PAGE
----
HS: Yeah, I’ve waited for a long time. I kept in touch James Ivory, the director, and we always tried to move forward with the film in America and in Japan, too. It was delayed, but I think it ended up being good timing for me, with “Lost” happening, as you said.

MM: Well, you spoke of James Ivory, the director of The City of Your Final Destination. He also directed another film you appeared in, The White Countess in 2005. Did your appearance and performance in that film directly lead to you being cast in the latest film?

HS: Yes, yes. At that time I was in China—I was in a Chinese film—and James Ivory called me. At that time I was with one of the producers of My Twilight Samurai, the Chinese film I was starring in. And then they picked me up. I talked with James Ivory for one hour from China, Beijing, and we just started from there.

MM: You’ve also had roles in The Last Samurai and Rush Hour 3, among other American films. Do you feel that your performance in The City of Your Final Destination will show a different side of you, as opposed to the martial arts and action-oriented films you’ve done before?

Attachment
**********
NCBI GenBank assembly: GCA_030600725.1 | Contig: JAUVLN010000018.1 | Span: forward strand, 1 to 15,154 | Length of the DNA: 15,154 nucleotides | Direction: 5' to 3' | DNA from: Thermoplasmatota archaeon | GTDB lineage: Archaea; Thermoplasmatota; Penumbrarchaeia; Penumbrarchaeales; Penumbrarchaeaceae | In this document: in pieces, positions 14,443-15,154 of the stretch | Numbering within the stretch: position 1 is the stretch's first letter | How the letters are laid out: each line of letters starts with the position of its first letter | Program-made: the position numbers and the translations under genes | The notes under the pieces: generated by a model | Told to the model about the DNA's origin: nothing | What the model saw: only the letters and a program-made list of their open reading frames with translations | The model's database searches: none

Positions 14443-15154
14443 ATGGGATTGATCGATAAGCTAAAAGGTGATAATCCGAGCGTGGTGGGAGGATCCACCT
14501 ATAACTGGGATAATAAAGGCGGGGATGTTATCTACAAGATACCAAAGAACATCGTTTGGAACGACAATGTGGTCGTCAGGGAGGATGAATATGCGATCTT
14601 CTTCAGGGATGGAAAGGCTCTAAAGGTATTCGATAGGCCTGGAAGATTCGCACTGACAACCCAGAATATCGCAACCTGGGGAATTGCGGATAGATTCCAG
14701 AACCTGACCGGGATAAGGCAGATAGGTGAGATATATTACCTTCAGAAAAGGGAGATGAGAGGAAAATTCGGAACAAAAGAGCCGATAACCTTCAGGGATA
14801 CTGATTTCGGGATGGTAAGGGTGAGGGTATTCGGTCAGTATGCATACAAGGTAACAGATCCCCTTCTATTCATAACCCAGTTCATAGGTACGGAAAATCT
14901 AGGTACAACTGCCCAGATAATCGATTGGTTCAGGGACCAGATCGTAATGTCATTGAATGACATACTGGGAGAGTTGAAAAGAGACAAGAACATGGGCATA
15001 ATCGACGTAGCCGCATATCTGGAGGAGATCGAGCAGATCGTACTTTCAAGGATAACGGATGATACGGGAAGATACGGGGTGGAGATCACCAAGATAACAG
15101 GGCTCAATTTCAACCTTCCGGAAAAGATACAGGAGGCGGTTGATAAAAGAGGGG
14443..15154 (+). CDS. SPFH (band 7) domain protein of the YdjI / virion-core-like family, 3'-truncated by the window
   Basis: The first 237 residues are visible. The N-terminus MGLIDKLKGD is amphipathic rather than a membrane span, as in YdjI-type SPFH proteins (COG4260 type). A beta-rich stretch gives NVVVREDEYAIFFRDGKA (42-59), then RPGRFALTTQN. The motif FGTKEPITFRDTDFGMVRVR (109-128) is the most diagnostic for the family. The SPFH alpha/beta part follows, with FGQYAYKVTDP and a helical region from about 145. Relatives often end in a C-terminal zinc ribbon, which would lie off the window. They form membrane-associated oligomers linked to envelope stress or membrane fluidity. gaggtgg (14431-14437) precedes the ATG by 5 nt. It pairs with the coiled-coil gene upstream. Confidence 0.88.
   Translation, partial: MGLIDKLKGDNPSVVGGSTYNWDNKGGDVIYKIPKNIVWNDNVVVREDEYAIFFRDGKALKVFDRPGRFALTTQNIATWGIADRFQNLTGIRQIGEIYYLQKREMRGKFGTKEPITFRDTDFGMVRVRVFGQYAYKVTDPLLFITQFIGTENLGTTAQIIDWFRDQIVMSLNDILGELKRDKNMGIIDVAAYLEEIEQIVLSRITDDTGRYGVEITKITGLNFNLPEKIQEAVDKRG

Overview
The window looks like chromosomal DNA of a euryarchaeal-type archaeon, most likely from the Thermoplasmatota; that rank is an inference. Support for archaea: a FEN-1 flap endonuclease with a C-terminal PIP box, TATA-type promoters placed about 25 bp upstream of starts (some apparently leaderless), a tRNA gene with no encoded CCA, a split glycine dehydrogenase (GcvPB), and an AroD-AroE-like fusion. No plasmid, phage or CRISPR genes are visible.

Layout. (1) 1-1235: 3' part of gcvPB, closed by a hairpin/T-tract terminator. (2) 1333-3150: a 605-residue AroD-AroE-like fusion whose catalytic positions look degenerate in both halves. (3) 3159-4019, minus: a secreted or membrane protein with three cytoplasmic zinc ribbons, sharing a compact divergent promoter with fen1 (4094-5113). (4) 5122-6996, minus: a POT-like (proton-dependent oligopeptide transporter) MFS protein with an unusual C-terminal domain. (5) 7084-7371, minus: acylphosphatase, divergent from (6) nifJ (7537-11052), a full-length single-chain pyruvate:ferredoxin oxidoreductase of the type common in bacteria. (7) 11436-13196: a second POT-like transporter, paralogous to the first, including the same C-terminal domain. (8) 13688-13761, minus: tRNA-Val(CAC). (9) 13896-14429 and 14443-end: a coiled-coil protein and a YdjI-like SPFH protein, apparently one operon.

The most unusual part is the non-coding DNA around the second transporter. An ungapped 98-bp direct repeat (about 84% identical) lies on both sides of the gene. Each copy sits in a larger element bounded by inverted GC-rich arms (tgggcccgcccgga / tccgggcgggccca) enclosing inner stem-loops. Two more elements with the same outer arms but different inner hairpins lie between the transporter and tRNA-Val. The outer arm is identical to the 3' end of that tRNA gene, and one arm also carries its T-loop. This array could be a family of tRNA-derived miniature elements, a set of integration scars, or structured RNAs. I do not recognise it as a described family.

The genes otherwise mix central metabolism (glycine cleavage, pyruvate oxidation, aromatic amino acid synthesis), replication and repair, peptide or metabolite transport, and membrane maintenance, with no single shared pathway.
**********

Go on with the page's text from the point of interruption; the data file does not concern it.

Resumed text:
HS: Yeah, I really enjoy films with the action. In Japan I’ve of course been in a lot of action films, but also a lot of comedies, love stories, everything. But in the U.S., the people want martial arts from Japanese actors. So it was a step for me to help change the image of Japanese art. Not just martial arts, but ordinary drama, especially in this one, playing a gay guy [laughs]–a big, big challenge for me. But I was so happy with everything, working with Anthony Hopkins. It was great.

MM: Well you’ve worked with Hopkins. You’ve also worked with Chris Tucker, Tom Cruise and Jackie Chan. Despite having the chance to work with all these talented actors, your career in the States is really just beginning. Whether one of those actors or anyone else in the industry, who would you say you’ve enjoyed working with the most and have learned from the most so far in your career in the United States?

HS: I’ve learned a lot from James Ivory and Ed Zwick, the director of The Last Samurai. And then also, Ralph Fiennes. He also had a career in theater like myself. So we took a lot out of the theater in the filming [of The White Countess]. It was a great experience. But the most influential person was Anthony Hopkins. On the first day of filming he called me and told me not to be nervous, don’t waste your time, just have fun. And I went “Oh my God!” So I just relaxed, and I found his approach to acting so professional and also very fresh. Everyday he tries a different approach. So it was a thrill and also exciting. I learned a lot.

MM: Lastly, what’s next for you in your career, now that everything is sort of coming together for you?

HS: Well, I’m just preparing for the next film called Fallen Moon, directed by Peter Medak. It’s also a drama, some action. They’re still rewriting the script so I’m just waiting for the new one.